Hence why my set of questions is mainly focused on the NDK.

  • Are there any plans to improve the editing and debugging experience for GLSL and Renderscript?

  • Are there any plans to improve the NDK usability, get access to more platform APIs specially access to libraries like e.g. Skia and libpng, currently hidden behind JNI?

  • How are the progress to make the Gradle plugin for NDK builds achieve the same performance and resource consumption that Ant + ndk-build enjoy?

  • Will Vulkan continue to be only accessible via the NDK without any official Java API?

  • GCC has been deprecated yet clang doesn’t cover all the same features, as some bug reports already mention, what is the plan here going forward?

Response from AndroidEngTeam:


  • Renderscript debug: Renderscript debugging is something we’ve been working on for a bit (you can see progress in AOSP), so you can anticipate support coming soon.

  • NDK support: NDK has been improving pretty significantly over the past few years. For example, we’ve massively improved posix and C++ 11/14 compatibility. We’ve also added media APIs to the NDK. Let us know what the top priorities are for exposurev3r of new apis and we’ll take a look. Note that we require a fairly stable API before we’ll considering adding it to NDK.

  • Clang/LLVM vs. GCC: We are continuing to push for feature parity in Clang/LLVM where there are gaps with GCC.

  • Re: GLSL, Romain Guys says “Not at this point. There is an IntelliJ plugin for GLSL that works in Android Studio/CLion. I use it myself all the time.”

Chet: Vulkan & NDK: Vulkan is a very low-level API that is best used at the low level of the NDK – there are currently no plans to make it available elsewhere.

Long-Term Android OS Support

Redditor muerl:

What is the point of non support UI components anymore?

I realize that before Lollipop the idea was to use, for example, SupportFragments until the userbase of your app was advanced enough to use “Real” fragments. However, post Lollipop and with the introduction of the Design Library google is now building elaborate User Elements using the support library as a base.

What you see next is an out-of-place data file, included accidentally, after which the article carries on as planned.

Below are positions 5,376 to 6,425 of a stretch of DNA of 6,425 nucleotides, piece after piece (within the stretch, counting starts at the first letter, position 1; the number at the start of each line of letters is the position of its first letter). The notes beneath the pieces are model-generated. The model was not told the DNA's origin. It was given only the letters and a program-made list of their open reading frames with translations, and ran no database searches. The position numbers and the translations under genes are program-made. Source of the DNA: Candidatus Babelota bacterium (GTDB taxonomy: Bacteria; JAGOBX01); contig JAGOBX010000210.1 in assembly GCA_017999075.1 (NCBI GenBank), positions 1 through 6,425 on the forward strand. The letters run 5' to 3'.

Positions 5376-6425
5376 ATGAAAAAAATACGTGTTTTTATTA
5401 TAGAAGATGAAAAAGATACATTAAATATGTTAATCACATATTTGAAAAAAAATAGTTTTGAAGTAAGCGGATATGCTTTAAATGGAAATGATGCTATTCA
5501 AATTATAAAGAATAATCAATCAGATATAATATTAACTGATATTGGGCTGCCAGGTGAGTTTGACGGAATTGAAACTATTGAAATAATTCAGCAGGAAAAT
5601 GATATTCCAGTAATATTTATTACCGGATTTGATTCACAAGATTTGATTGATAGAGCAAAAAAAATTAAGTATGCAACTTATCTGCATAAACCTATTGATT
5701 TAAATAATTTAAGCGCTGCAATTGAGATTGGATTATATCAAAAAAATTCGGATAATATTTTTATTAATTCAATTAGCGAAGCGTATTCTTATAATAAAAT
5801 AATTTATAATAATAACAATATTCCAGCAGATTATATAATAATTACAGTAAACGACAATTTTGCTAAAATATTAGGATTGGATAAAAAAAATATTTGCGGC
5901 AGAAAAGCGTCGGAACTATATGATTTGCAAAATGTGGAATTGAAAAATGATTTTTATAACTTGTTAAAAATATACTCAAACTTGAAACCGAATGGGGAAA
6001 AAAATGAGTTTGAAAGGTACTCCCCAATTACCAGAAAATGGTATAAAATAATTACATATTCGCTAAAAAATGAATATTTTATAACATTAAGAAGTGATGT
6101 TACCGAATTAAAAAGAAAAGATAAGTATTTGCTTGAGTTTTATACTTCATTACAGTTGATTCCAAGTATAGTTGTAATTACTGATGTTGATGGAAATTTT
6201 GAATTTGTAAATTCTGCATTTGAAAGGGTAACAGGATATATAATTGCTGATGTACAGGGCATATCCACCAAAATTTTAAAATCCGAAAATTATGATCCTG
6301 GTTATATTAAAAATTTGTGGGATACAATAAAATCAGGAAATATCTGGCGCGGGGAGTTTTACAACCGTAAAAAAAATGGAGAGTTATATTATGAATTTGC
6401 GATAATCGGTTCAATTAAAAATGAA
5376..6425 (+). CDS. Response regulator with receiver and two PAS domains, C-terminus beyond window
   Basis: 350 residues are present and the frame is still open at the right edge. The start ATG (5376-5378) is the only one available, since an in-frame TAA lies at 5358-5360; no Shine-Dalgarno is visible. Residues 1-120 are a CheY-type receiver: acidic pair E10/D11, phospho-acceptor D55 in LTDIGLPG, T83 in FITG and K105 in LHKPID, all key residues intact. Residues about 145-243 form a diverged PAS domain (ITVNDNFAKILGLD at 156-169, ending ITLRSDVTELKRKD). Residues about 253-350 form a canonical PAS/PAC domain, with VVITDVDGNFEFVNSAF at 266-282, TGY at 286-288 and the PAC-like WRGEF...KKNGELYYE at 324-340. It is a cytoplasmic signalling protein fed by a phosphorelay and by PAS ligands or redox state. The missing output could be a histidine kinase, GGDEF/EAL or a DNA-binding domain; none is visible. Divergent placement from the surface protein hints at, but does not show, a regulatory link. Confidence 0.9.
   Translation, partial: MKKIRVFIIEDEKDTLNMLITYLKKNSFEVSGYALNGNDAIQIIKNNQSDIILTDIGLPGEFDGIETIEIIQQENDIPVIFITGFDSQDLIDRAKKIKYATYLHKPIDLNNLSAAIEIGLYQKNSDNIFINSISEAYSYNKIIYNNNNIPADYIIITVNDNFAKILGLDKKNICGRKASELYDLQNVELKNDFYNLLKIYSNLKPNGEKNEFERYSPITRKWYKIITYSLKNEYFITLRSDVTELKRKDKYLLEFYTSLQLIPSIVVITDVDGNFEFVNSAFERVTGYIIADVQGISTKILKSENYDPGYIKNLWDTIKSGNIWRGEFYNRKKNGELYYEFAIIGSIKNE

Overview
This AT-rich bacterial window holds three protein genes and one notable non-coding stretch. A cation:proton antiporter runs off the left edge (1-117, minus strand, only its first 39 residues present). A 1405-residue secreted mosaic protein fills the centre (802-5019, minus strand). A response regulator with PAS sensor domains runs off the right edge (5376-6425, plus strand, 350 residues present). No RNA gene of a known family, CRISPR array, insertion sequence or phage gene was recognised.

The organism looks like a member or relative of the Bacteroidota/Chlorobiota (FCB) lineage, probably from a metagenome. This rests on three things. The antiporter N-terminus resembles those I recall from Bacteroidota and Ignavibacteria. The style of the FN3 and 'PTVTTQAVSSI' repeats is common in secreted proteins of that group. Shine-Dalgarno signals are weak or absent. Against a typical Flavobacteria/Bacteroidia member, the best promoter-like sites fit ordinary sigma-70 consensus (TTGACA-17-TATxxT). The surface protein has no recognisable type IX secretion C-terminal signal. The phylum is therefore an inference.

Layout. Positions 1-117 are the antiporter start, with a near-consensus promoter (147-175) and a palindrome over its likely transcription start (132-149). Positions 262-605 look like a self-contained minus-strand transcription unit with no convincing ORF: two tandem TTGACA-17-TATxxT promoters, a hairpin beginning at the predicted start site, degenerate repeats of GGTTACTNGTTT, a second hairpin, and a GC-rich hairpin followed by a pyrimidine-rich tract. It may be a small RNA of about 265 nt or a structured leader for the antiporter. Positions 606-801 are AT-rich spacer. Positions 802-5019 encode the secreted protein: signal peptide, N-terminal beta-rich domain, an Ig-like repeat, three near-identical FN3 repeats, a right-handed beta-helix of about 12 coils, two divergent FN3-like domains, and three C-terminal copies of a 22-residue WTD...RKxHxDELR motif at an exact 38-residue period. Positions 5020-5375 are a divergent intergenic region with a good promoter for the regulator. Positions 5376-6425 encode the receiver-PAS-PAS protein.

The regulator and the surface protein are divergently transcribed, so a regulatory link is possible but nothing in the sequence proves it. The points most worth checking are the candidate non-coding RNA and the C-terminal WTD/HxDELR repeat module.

Flash forward a year from now, and API 19 useage is where API 17 useage is now, many people will be thinking about setting 21 as the base level, but they are still going to be forced to use ViewCompat for example because they have dependencies on the Design Library.

The feeling I have had about the Design Library was that it was meant to be a collection of reusable elements reflecting Material Design, being the tool that Google expects developers to use replicate the trickier elements of Material Design, but it is going to tied to the Support UI Stack exclusively.

Response from AndroidEngTeam:

Alan: Support library is still necessary on API 21+, see this thread from a month ago. We’re dropping support for older releases on a rolling basis, starting with API < 9 for our upcoming feature release, but we’re still committed to supporting the long tail of platforms with >1% of users.

Bluetooth Support in the Android Emulator

Redditor sonorangoose:

Any news on the emulator supporting Bluetooth? It was mentioned on the official Android Blog back in April 2012, but I haven’t seen any progress in this area:

Response from AndroidEngTeam:

Jamal: We are continuing to add new features to the emulator. For Bluetooth Support in Emulator please vote for the feature request in the AOSP bug tracker ( ).